JOHN MAIN d/b/a MAIN CONCRETE v. TERUMM CONSTRUCTORS, INC.
DOUGLAS COUNTY DISTRICT COURT CI 18-5125
JUDGMENT FOR PLAINTIFF IN THE AMOUNT OF $116,361.00
In 2015, Prairie Construction was building the Arbor View Elementary School in Elkhorn, Nebraska. Part of its contract with Elkhorn Public Schools was then subcontracted to Terumm Constructors, Inc. Terumm, in turn, subcontracted a portion of its subcontract to Yong Construction. After alleged defects and delays, Terumm’s owner, Timothy Carter, terminated Yong Construction from the job. It was now early May of 2016, and Terumm’s contract had to be completed by the time school started that fall. This is where things became messy.
John Main had been working as an employee of Terumm’s for several years. However, shortly after terminating Yong Construction, Mr. Carter terminated John Main’s employment and immediately asked that he finish Terumm’s contract as a subcontractor, rather than an employee. As part of that agreement, John would be allowed to retain all the profit that was left under Terumm’s contract with Prairie and Terumm would pay the costs of all the materials needed to complete the work. Mr. Carter alleged that $366,000 remained to be paid under its contract with Prairie.
John reviewed the contract drawings, took measurements, and discussed what work would be needed from various laborers and concrete crews. After concluding that there was plenty of profit for him to complete the work, he agreed. Everything went fine, and John was able to complete all the work just before the school opened in the Fall of 2016. Despite having completed the project on time, Terumm refused to render payment and litigation ensued.
This case should have been a slam dunk. Unfortunately, none of these agreements were written. Plus, John had, in fact, been working as an employee up to the point of the agreement to complete the project as a subcontractor – a set of facts that we suspected may raise the eyebrows of the jury. After long discussions, John and his attorney agreed that while the truth may sound odd, we would have to simply embrace it, be honest with the jury, and trust that truth would prevail.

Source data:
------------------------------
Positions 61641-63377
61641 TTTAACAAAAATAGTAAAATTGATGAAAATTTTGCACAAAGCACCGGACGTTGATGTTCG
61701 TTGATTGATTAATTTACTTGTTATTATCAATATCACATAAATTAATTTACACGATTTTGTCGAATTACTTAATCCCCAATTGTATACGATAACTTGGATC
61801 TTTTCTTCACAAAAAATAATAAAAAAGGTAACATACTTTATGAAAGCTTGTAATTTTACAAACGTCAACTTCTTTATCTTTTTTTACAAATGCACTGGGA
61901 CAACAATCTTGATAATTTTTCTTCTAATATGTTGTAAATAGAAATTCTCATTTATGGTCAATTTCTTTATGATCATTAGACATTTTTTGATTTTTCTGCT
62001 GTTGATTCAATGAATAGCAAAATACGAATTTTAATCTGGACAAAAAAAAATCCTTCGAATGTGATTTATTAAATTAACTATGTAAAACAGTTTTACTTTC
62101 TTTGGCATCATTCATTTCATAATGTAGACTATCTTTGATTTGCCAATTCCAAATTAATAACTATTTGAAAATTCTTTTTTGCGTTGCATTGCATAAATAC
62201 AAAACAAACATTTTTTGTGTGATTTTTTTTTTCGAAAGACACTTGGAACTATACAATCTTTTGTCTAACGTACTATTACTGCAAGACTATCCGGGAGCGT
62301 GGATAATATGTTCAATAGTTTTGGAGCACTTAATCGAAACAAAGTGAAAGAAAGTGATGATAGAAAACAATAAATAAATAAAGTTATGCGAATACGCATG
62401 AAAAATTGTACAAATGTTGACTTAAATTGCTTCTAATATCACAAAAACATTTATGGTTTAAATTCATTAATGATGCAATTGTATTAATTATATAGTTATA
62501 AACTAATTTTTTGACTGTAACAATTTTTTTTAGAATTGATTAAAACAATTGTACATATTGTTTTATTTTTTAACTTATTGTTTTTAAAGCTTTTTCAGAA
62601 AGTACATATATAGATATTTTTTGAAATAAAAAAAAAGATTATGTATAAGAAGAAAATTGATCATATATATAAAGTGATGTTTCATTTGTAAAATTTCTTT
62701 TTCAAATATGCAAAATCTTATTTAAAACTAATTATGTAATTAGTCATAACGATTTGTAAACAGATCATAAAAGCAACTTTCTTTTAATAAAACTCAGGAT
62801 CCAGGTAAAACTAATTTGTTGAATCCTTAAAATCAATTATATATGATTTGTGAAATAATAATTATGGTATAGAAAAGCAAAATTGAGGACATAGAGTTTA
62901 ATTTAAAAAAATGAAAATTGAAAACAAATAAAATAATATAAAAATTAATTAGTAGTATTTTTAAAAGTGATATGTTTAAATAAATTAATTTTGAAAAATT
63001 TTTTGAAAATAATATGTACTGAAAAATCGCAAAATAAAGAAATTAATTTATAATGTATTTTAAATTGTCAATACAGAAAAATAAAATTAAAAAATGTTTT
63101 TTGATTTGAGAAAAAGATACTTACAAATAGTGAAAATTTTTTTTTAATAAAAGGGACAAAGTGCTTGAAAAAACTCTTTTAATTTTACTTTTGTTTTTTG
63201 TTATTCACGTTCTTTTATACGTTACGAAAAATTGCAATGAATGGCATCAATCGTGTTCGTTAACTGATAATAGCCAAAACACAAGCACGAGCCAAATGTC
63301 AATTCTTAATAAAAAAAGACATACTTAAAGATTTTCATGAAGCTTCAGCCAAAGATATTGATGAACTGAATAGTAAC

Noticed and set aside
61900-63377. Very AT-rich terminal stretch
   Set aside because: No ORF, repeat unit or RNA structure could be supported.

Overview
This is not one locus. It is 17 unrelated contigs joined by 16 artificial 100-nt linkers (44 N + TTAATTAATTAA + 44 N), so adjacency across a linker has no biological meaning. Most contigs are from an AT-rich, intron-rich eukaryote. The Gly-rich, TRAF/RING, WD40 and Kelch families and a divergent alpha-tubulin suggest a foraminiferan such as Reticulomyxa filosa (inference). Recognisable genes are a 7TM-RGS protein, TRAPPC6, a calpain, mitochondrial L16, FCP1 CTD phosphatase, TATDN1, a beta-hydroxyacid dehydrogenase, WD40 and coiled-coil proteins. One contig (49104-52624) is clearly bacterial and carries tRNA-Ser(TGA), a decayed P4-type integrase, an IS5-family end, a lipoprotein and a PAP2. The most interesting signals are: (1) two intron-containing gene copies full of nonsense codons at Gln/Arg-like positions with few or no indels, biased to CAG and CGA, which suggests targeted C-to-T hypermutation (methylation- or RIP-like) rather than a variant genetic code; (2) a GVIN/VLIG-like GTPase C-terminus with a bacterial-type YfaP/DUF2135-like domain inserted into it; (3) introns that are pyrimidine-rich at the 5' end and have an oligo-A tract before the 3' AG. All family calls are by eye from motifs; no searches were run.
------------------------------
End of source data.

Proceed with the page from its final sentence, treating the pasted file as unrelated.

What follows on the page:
As anticipated, Mr. Carter testified at trial that John had always been an employee – even during the completion of the Arbor View project – and that John’s assertion of the agreement “just didn’t make any sense.” Defense counsel then made a big tactical mistake – they introduced ancillary lawsuits between the same parties over unrelated matters. We assumed this was done to try to muddy the waters and divert attention away from the real issues being tried in our case. In reality, it forced Plaintiff’s counsel to dive deep in these other lawsuits, read all the pleadings, deposition testimony, and rulings in those other proceedings. There, buried deep in those files, was the smoking gun.
It was discovered that in these other lawsuits Mr. Carter made affirmative statements that John was, in fact, a subcontractor on the Arbor View project; that John had, in fact, hired its own crews to complete the work; and that John, in fact, completed the project. In addition to Mr. Carter’s own prior inconsistent statements, Plaintiff’s counsel also called rebuttal witnesses to contradict other parts of Mr. Carter’s testimony and put on an expert witness to confirm that the fair market value of the work John completed was roughly the same as the agreed price.
The case was submitted to the jury around noon on July 19, 2022. A unanimous verdict was returned in Plaintiff’s favor around 2:00 p.m. the same day.
Adam P. Johnson is an attorney licensed in Nebraska who currently practices employment, personal injury & construction law with Johnson Tabor & Johnson Law in Omaha, Nebraska. Mr. Johnson is also a founding member and current President of Johnson Roofing & Construction - a small, family-owned roofing contractor in Omaha. Mr. Johnson is a second generation Omaha native and is proud to serve its community with honest and ethical legal services. Johnson's wife, Ande, is an active volunteer in the community and currently serves on the board of the Boys & Girls Clubs of the Midlands, the Rose Theater Family Guild, and in leadership positions with the Junior League.